I attended the info meeting for LSU Ambassadors in the fall semester. Because I had to attend the meeting by myself, I was petrified. To this day, it is still one of the best decisions I’ve made. I felt so embarrassed being there alone because I had always depended on my friends and family in everything I did. If I hadn’t attended that info meeting I wouldn’t be the person I am today. College taught me it’s okay to be scared and it’s okay to be alone. Everyone is just trying to find themselves. A lot of that goes hand in hand with doing things on your own.

My first year has taught me momentary fear can lead to everlasting success. If you are fearful because you graduated with a class of 118 students and you feel you’ll be just another number at this university, get involved! Push your limits – go out of your way to make friends and make the experience memorable. LSU offers more than enough opportunities to get involved as we have over 350 organizations offered on our campus.

My first year taught me it’s okay to try new things and discover what your dreams really are. To think that I will be orienting new tigers this upcoming summer is mind-blowing in relation to where I just was last summer.

What a difference a year can make, and it’s all up to you to make it a remarkable one!

Making Orientation Better for Your Student

Thu, 2017-03-16 09:52
Mass Communication Junior from Natchitoches, Louisiana currently serving as the Communications Chair for LSU Ambassadors. Attended the Southern Regional Oriental Workshop in 2016 and 2017. Served as a Parent Orientation Leader in 2015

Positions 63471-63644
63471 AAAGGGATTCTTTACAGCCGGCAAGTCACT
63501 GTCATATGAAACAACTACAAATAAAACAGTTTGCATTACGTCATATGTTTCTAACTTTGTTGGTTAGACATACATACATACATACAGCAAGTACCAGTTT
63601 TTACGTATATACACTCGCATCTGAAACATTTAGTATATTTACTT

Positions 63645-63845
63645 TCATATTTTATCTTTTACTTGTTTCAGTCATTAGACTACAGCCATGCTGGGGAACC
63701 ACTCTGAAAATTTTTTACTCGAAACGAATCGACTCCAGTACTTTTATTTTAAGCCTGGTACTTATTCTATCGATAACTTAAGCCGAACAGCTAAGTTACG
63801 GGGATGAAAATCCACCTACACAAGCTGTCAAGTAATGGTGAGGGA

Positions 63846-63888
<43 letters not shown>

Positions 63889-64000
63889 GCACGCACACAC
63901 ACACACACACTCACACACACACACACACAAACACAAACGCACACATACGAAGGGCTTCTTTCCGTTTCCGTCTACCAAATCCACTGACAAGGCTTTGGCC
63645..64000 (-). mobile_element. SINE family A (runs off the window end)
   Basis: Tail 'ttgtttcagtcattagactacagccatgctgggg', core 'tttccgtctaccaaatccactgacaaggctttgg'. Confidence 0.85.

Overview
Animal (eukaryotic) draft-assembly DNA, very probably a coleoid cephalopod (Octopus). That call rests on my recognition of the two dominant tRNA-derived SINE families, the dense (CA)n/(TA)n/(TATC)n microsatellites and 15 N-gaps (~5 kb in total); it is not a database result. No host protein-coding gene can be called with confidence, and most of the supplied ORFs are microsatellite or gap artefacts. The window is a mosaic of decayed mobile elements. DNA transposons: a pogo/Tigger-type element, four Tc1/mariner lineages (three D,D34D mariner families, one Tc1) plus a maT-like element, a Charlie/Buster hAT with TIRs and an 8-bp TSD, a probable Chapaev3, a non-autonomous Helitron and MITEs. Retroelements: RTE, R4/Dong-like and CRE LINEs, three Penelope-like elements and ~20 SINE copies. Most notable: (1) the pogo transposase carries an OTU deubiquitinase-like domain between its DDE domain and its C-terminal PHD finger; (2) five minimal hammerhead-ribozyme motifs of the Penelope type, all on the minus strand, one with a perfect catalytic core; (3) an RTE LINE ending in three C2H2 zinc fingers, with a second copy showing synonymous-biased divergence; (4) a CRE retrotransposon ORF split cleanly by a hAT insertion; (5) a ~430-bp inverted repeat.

LSU is constantly working to have the best orientation program possible for incoming students, parents and their families. Part of what we do as a university to keep our orientation leaders as informed as possible is send them to an annual conference called the Southern Regional Orientation Workshop (SROW). The organization orientation leaders are chosen from, the LSU Ambassadors, selects a group of its members to send to universities across the south where they attend presentations and learn how other universities run their orientation programs.

This year, a group of about 40 Ambassadors, including myself, loaded up a bus and traveled to Georgia Southern University in Statesboro, Georgia for the conference.  Since the SROW committee had been chosen in November, this was a highly anticipated trip. In the months leading up to SROW, we prepared detailed presentations to bring to the conference. Most presentation groups researched universities across the country in order to compile a well-rounded set of information for their presentations. Presentation topics this year covered areas like campus safety and financial literacy. At the conference itself, other universities discussed diversity, first generation students and the importance of social media at orientation. Over the course of SROW there is a large exchange of information between universities as a result of these educational presentations.

In addition to presentations, the Ambassadors participate in the song, skit, step and dance competition that takes place at SROW. Entering under the dance category, we performed a 3 minute and 30 second routine set to music combined with voice-overs that spoke about resources LSU offers its students. (https://youtu.be/jVoFKIyDoa4 ) This was one of several ways we displayed how dynamic LSU is as a university.

After four days in Georgia, we returned back to Baton Rouge eager to share what we learned at SROW. The conference seemed to pass in the blink of an eye in comparison to the months that were spent preparing for those four days. Because of this experience, the SROW committee is now a tight knit group of students who are well prepared to serve the university that we love.

How To Balance Everything

Thu, 2017-03-02 11:51